By: Angela Masciulli
Life-changing moments can come at unexpected times and from unexpected sources. I had an unexpected, life-changing moment last week while innocently listening to the radio on the drive to the grocery store. It wasn’t long after the public radio show on success began that I had abandoned my mental checklist of family-favorite recipe ingredients and was pounding my steering wheel and repeating “yes” in agreement. Finally, someone had figured out what I had wondered most of my life. Why had I met with a certain level of success even although I am not the smartest, most beautiful, or privileged? The interview with University of Pennsylvania Professor Angela Duckworth summed up my question with one small, but powerful, four-letter word: GRIT!
When Professor Duckworth quit a high-powered consulting job to become a seventh-grade math teacher, she noticed that some students (not always the smartest) were more successful than others. She sought to understand why. She found her answer in grit, or the determined ability to stick with a long-term goal until it is mastered. Duckworth developed a grit test with various questions about goals, focus, and work ethic to calculate one’s grit score. Duckworth’s research revealed interesting results. Students with the highest IQ scores had lower grit scores than students with lower IQ scores. Duckworth determined that the hard work necessary for those with lower IQ scores to stay competitive academically, developed grit. The grittiest students, therefore, also had the highest GPAs. It wasn’t surprising to me that I scored in the 90th percentile for grit. What I lack in quantifiable IQ, I more than make up for in unwavering determination to diligently reach goals no matter how long it takes or the level of hard work required.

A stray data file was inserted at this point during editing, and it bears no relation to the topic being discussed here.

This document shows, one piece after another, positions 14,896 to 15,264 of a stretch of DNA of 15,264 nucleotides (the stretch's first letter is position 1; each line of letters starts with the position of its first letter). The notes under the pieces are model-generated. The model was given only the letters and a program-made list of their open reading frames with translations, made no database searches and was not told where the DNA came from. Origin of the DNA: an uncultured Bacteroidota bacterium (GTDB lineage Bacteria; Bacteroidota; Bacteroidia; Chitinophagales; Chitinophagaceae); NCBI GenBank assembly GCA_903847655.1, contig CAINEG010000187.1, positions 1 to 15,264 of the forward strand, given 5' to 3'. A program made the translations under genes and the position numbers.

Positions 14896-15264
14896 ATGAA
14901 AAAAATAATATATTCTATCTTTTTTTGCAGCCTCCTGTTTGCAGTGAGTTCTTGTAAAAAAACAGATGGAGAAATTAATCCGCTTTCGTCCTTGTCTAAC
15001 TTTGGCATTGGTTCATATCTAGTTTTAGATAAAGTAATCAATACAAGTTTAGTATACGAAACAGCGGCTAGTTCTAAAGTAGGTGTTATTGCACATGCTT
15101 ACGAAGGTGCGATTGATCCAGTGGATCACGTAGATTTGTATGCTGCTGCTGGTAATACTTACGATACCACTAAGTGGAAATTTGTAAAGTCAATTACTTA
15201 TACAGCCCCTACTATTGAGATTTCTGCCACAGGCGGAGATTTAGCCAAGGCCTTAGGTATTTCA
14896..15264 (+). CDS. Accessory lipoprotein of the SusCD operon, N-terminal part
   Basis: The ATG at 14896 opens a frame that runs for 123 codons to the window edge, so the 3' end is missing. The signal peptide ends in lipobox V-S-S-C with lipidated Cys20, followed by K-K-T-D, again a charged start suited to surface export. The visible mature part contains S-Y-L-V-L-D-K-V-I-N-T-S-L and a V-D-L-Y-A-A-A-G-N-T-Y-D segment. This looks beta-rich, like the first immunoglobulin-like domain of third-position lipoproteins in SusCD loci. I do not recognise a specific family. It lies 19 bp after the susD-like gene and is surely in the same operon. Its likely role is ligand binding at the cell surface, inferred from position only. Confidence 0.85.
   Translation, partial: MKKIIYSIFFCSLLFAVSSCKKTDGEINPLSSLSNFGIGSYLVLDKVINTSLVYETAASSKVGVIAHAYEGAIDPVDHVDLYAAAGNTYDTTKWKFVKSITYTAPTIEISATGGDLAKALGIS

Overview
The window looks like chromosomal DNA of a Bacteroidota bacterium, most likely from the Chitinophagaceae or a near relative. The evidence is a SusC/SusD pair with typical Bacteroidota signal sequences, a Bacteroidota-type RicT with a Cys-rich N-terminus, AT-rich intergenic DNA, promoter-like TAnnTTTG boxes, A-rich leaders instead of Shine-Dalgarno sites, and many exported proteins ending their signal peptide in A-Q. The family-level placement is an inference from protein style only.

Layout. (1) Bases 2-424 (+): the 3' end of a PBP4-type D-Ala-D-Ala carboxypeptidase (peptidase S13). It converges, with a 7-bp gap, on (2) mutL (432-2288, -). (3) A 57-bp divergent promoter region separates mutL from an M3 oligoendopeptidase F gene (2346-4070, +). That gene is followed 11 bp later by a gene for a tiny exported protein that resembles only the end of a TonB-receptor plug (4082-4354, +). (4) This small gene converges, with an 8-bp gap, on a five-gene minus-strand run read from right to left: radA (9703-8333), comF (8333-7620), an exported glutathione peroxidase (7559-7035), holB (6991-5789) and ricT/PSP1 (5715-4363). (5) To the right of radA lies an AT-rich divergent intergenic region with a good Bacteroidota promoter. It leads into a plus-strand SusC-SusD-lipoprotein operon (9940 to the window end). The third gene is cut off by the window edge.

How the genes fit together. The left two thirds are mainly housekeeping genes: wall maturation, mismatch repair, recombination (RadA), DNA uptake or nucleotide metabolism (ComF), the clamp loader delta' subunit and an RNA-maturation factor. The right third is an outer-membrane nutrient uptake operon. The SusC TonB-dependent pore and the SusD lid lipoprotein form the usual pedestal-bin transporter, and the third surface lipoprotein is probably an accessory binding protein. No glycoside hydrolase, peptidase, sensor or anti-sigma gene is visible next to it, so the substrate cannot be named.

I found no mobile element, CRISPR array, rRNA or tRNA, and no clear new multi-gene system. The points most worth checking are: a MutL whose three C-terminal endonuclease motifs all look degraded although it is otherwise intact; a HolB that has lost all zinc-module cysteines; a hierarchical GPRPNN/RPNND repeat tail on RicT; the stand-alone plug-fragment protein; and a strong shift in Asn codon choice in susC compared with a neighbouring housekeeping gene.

In a particularly difficult class, I once made a statement that the subject “separated the men from the boys.” Fellow students took my comment as arrogant and thought I meant that I was better than everyone else. Quite the contrary is true. Maybe it was a poor choice of words, but what I was trying to convey to my fellow students was that the situation separated those with grit from those who lacked it. Obstacles such as a rigorous class, a difficult project, or even a rejection letter are an opportunity to either be negative, complain, be a victim, and give up or get back up and try harder until you achieve your goal. Keep in mind also that not every time you work hard will you reach your goal. Not everything in life is fair either. Sometimes we must digest the difficult news that even harder work is necessary or more practical goals are required. Mastering some psychological behaviors will help keep your grit on track.